In the current climate, where lots of folks want to downsize, downshift, simplify radically, barter + trade, go no-waste, grow good food, and reconsider where working for years from nine to five in an office actually gets them in terms of health and happiness, this book is both an antidote and an inspiration of sorts.
Bill Mollison – the ‘father of permaculture’ – died on 24 September 2016. To imagine and then create a worldwide movement of remarkable resilience is an incredible feat. Permaculture books are printed in many languages, it’s taught and practised in almost every country of the world, and found on websites in at least 110 languages.
‘There’s dye in everything, really’, says artist Deborah Brearley, as she unpacks oxalis, lichens, rusty nails and an array of other gathered materials onto the kitchen bench: all ingredients for the natural dye pot. Deb has been dyeing textiles using natural pigments for more than three decades, and in the world of natural dyeing that makes her a bit of a master.
After leaving their homeland in France, Claude and Helene Marmoux travelled to Australia where they settled in Sydney. After buying a house there, and running their own business for many years, they left to travel the country where they discovered permaculture through Robyn Francis. ‘Studying the PDC with Robyn Francis in the nineties was exactly what we were looking for, and gave us a new direction in life’, Claude remembers. They knew that a new life, where they provided for themselves, was the best step they could take towards saving the earth: ‘As humans living on a planet with finite resources, our first step is to reduce our impact, which begins with building smaller houses’.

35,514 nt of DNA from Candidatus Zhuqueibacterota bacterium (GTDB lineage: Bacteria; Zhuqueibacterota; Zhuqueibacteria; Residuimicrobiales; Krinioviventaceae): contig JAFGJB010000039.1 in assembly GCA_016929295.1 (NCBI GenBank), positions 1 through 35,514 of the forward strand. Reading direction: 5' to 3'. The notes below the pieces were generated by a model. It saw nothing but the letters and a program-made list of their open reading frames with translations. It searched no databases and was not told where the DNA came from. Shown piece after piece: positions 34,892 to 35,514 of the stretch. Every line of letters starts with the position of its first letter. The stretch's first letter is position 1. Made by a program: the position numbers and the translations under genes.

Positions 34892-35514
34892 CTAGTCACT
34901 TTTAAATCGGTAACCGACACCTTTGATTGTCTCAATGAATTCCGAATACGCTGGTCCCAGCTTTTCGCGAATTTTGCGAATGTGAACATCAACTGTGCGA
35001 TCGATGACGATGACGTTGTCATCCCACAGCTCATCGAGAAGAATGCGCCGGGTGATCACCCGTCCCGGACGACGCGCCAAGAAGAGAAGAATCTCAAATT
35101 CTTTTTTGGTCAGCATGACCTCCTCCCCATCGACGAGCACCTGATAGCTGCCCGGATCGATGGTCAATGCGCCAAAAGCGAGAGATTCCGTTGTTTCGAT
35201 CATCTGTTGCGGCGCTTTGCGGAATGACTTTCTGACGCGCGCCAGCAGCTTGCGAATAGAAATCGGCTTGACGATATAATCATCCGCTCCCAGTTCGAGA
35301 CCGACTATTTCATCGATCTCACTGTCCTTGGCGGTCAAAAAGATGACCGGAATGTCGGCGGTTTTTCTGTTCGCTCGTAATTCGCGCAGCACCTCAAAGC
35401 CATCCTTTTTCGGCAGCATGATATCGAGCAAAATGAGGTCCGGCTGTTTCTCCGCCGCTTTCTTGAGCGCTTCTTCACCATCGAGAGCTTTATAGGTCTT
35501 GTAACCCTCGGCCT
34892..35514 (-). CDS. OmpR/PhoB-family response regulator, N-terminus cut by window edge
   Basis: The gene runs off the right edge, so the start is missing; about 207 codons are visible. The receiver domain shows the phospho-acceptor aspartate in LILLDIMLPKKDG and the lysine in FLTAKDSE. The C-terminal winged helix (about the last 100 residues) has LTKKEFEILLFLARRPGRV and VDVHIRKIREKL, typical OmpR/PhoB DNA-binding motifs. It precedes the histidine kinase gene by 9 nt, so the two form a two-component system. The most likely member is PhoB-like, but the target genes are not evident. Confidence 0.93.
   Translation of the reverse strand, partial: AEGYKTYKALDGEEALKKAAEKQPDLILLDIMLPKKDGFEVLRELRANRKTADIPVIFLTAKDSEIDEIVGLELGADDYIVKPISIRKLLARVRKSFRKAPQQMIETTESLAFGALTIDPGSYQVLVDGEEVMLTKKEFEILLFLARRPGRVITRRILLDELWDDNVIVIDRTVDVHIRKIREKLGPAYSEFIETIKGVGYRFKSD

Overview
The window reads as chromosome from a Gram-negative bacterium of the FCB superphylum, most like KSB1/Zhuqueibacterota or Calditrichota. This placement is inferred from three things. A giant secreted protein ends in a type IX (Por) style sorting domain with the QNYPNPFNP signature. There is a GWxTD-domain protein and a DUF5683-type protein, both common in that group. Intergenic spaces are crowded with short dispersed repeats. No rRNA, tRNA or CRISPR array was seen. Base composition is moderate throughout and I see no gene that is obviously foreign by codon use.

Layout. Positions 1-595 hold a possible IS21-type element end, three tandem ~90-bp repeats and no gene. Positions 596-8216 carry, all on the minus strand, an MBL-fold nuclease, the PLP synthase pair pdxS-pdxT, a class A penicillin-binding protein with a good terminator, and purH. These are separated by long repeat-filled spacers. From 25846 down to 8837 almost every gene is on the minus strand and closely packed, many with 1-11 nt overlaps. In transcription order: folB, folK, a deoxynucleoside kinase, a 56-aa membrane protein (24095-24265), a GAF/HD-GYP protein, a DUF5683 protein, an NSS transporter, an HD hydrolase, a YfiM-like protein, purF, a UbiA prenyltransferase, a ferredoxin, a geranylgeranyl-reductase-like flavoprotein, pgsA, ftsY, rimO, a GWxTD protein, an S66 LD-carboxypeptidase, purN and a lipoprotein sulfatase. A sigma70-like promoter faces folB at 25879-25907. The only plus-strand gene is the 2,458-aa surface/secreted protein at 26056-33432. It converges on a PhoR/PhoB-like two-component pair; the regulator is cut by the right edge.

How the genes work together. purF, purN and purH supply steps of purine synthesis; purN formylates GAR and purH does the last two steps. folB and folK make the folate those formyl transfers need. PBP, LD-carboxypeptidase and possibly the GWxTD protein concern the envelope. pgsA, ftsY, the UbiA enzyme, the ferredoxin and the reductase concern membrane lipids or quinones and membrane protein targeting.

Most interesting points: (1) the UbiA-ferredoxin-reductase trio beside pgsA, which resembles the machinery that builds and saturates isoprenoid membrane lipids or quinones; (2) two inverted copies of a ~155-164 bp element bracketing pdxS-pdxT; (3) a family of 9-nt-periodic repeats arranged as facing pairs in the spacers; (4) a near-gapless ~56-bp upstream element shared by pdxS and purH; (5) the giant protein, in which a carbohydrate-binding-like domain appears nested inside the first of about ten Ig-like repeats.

Laura Dalrymple and Grant Hilliard run Feather and Bone, a small Sydney butcher selling pasture-raised livestock sourced directly from sustainably run, mostly local farms. Laura shares her story.
People have been preserving food forever. Before the invention of fridges, knowing how to preserve your harvest by salting and drying meats or fermenting vegetables was an absolute necessity. These days the need for preserving may seem to have disappeared, but we feel it’s as important as ever. We still see preserving your harvest as a fundamental part of living a full life. It’s in our blood: there is a deep satisfaction in preparing a larder so that you can enjoy foods that are out of season all year round.
Australians eat a staggering number of chickens each year. An extreme minority are raised on pasture, with the vast majority confined in sheds. Even if you’re buying ‘free range’ or even organic chicken from a supermarket, chances are you’d be appalled at the conditions in which these chickens live and die.
The Abdallah House project began in May 2008 in suburban Seymour, central Victoria, with the purchase of a three-roomed bungalow, with bathroom/ laundry tacked onto the side, on a 584 m2 block. The project is driven by permaculture practitioner Richard Telford with support from his partner Kunie, and children Kai and Sen.
The winner this issue is Pearl Turnbull aged 4 from Bendigo. Congratulations Pearl you receive an original illustration by Trace Bella and a copy of her book Rockhopping (Allen and Unwin 2016)
Keeping backyard chickens is a joy shared by many – the site of a flock of ladies scratching around your garden warms the soul (as long as it’s not your vegie garden). There are simple ways to keep your chickens healthy naturally: give them fresh water, clean housing and bedding, and high-quality feed. Allowing exercise through free-ranging, and providing a stressfree environment by not overcrowding, will encourage happy birds. Happy, healthy chickens will provide you with delicious eggs, meat and free labour in the garden for many years.